For most of us, the process of learning English happened at a time of life when we weren’t as inclined to question the rationale behind unreasonable (and sometimes ridiculous) spellings.
But, consider the task of trying your tongue at English as an outsider, whether tourist or immigrant.
Here’s a simple sentence to put it in perspective:
“I would like to buy a certain fruit for my recipe.”
Easy for you to read, right?
Now, read through it as someone who may know the basic RULES of English, but doesn’t yet grasp the commonly accepted American notion of tossing all of those rules out the window …
“I wooled like to bu-yee a kertane froo-it for my re-sipe.”
Something like that, anyway.
While it’s tough not to chuckle, you can see how utterly frustrating it must be to decipher the everyday dialog we take for granted.
“While there are clear trends in words non-native speakers mispronounce (due to irregularities in English spelling), words that are in principle hard to pronounce depend much more heavily on each individual speaker’s linguistic background,” explains Czech linguist and mathematician Jakub Marian, author of Most Common Mistakes in English. “Words containing an ‘h’ (as in ‘hello’) are difficult to pronounce for native speakers of romance languages and Russian, since there is no ‘h’-sound in their mother tongues. Words containing a ‘th’-sound (either as in ‘think’ or as in that’) are hard for almost everybody apart from Spaniards and Greeks, whose languages are two of the few that contain those sounds.”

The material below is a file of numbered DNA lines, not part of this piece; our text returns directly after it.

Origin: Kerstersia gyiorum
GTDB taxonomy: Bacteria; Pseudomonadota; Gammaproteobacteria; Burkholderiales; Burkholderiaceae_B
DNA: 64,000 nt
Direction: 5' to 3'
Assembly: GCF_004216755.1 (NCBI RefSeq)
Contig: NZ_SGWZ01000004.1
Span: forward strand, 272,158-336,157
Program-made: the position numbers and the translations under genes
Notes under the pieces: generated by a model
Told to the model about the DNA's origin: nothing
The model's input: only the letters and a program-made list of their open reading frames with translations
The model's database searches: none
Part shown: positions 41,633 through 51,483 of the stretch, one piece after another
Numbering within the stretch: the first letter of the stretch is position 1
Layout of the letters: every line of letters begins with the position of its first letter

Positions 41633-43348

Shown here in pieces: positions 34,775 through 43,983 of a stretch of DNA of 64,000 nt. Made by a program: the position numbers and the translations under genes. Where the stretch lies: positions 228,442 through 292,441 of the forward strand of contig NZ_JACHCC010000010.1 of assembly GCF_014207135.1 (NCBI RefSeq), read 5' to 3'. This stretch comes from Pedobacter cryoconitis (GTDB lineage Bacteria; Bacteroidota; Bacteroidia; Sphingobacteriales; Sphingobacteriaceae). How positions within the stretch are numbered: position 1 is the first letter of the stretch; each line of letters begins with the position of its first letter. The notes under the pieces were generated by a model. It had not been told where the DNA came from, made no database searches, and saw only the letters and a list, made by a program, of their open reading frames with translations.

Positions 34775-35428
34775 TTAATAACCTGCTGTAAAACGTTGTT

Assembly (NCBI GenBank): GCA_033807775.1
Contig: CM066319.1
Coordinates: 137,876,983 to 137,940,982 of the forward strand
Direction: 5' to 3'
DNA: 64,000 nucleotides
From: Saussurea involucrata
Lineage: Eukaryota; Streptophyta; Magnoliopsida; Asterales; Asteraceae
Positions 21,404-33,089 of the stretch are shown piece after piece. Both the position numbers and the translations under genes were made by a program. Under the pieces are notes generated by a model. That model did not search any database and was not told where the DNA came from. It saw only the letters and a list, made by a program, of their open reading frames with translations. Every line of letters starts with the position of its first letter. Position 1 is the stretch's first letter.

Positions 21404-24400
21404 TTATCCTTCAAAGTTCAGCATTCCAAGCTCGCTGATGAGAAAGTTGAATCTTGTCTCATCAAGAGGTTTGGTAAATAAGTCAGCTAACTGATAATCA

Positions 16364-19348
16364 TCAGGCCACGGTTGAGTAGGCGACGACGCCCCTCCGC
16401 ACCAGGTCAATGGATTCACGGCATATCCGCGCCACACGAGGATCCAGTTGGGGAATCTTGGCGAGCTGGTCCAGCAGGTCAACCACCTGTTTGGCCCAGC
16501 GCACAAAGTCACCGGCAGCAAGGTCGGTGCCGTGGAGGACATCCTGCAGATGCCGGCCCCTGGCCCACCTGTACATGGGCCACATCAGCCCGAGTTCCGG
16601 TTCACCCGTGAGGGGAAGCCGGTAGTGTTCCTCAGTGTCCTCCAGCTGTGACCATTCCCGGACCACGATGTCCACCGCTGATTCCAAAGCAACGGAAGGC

Now that your word wheels are spinning with this new perspective, try a few more words that Marian and many others deem difficult for non-native speakers:
P.S. Allow me to punctuate this post with a poem called “The Chaos” by Gerard Nolst Trenité in 1922. It brilliantly boasts hundreds of peculiar English pronunciations.